• Security policy — used to specify if the cookie is accessible over HTTPS
  • HttpOnly — used to specify if the cookie is available only to the server

Write a cookie in ASP.NET Core

To write a cookie you can take advantage of the Append method pertaining to the Request object. The following code snippet illustrates how this can be achieved.

Response.Cookies.Append(somekey, somevalue);

Delete a cookie in ASP.NET Core

To remove a cookie, you can use the Delete method of the Cookies collection pertaining to the Request object. The following code snippet shows how this can be achieved.

Response.Cookies.Delete(somekey);

Access HttpContext in ASP.NET Core

In this section we’ll examine how we can work with cookie data in ASP.NET Core. We’ll need to access the HttpContext to be able to access the Request object. You can access the HttpContext in ASP.NET Core using the IHttpContextAccessor interface. The HttpContextAccessor class implements this interface.

First you should register IHttpContextAccessor for dependency injection. The following code snippet illustrates how you can add a singleton service of type HttpContextAccessor in the ConfigureServices method of the Startup class.

public void ConfigureServices(IServiceCollection services)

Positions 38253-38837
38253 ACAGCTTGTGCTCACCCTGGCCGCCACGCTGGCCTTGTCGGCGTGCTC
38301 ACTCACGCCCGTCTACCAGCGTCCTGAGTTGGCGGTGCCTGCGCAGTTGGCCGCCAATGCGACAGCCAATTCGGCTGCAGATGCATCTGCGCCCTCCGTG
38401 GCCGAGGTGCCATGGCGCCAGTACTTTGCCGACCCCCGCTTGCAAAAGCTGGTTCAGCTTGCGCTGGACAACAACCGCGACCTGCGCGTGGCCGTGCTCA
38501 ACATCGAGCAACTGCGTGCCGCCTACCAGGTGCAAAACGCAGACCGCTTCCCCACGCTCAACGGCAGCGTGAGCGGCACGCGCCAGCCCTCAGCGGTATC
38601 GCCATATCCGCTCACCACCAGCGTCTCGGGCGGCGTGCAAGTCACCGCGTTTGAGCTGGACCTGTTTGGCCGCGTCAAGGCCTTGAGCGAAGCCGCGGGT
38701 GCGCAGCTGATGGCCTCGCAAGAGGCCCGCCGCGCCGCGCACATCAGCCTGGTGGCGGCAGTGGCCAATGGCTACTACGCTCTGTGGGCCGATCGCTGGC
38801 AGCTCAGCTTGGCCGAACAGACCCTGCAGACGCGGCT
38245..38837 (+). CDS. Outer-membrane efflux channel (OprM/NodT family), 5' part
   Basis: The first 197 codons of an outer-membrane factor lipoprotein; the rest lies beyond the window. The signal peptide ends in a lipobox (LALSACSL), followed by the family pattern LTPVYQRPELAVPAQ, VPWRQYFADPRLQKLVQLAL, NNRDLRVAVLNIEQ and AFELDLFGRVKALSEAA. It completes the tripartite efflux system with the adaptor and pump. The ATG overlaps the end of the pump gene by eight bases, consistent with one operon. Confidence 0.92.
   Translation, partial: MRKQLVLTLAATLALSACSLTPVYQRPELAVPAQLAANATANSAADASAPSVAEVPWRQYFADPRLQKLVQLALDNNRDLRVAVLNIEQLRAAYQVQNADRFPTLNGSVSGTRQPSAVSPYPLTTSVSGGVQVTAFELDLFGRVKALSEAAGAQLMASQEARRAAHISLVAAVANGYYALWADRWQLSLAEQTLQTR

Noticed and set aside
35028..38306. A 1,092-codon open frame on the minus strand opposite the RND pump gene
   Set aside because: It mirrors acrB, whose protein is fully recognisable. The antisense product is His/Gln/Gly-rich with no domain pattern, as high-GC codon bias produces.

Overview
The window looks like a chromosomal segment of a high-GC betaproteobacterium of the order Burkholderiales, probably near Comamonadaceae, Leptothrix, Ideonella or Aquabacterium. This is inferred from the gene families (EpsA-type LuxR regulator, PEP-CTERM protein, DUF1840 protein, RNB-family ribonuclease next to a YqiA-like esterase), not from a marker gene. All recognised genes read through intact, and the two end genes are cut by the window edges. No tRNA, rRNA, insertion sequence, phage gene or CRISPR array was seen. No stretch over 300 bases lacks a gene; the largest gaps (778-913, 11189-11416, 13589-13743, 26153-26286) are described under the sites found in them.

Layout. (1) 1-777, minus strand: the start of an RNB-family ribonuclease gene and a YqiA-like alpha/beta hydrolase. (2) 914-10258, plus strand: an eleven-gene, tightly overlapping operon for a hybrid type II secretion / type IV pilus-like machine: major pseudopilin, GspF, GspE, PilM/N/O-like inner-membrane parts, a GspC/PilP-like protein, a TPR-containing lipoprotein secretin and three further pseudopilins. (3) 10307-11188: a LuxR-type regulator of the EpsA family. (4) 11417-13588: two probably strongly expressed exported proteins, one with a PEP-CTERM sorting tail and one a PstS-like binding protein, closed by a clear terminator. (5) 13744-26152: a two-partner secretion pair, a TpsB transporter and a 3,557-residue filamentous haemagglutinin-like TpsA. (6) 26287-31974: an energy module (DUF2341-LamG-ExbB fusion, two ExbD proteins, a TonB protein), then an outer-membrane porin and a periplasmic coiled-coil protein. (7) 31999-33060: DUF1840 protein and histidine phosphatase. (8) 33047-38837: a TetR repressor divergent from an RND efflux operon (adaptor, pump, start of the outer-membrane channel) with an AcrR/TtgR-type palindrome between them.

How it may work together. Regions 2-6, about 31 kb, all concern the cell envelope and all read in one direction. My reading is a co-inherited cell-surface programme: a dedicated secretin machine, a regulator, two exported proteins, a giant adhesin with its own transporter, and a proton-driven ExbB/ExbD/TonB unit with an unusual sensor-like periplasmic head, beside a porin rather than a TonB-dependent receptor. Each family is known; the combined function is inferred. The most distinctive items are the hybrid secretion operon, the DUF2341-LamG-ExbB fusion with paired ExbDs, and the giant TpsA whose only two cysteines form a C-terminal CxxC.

{
            services.AddSingleton<IHttpContextAccessor,
            HttpContextAccessor>();
            //Other code
        }

You can take advantage of dependency injection to get a reference to the IHttpContextAccessor instance. This will in turn provide you a reference to HttpContext.

The following code snippet illustrates how you can access the IHttpContextAccessor instance in the controller. Note that HomeController is created by default when you create a new ASP.NET Core MVC project in Visual Studio.

public class HomeController : Controller
{
  private readonly IHttpContextAccessor _httpContextAccessor;
  public HomeController(IHttpContextAccessor httpContextAccessor)
  {
     this._httpContextAccessor = httpContextAccessor;
  }   
  //Write your action methods here
}

Write cookie data in your ASP.NET Core controller method

You can use the following method to write cookie data in your controller.

public IActionResult Write(string key, string value, bool isPersistent)
  {
       CookieOptions options = new CookieOptions();
       if (isPersistent)
           options.Expires = DateTime.Now.AddDays(1);
       else
           options.Expires = DateTime.Now.AddSeconds(10);
       _httpContextAccessor.HttpContext.Response.Cookies.Append
       (key, value, options);
       return View("WriteCookie");
  }

Read cookie data in your ASP.NET Core controller method

Once the cookie data has been written successfully, you can use the following method to read cookie data in your controller.

public IActionResult Read(string key)
  {
       ViewBag.Data =
       _httpContextAccessor.HttpContext.Request.Cookies[key];
       return View("ReadCookie");
  }

To check if a cookie has been written properly, you can inspect the cookie cache of your web browser. In a future post, we’ll examine how we can work with cookie-based authentication and authorization in ASP.NET Core.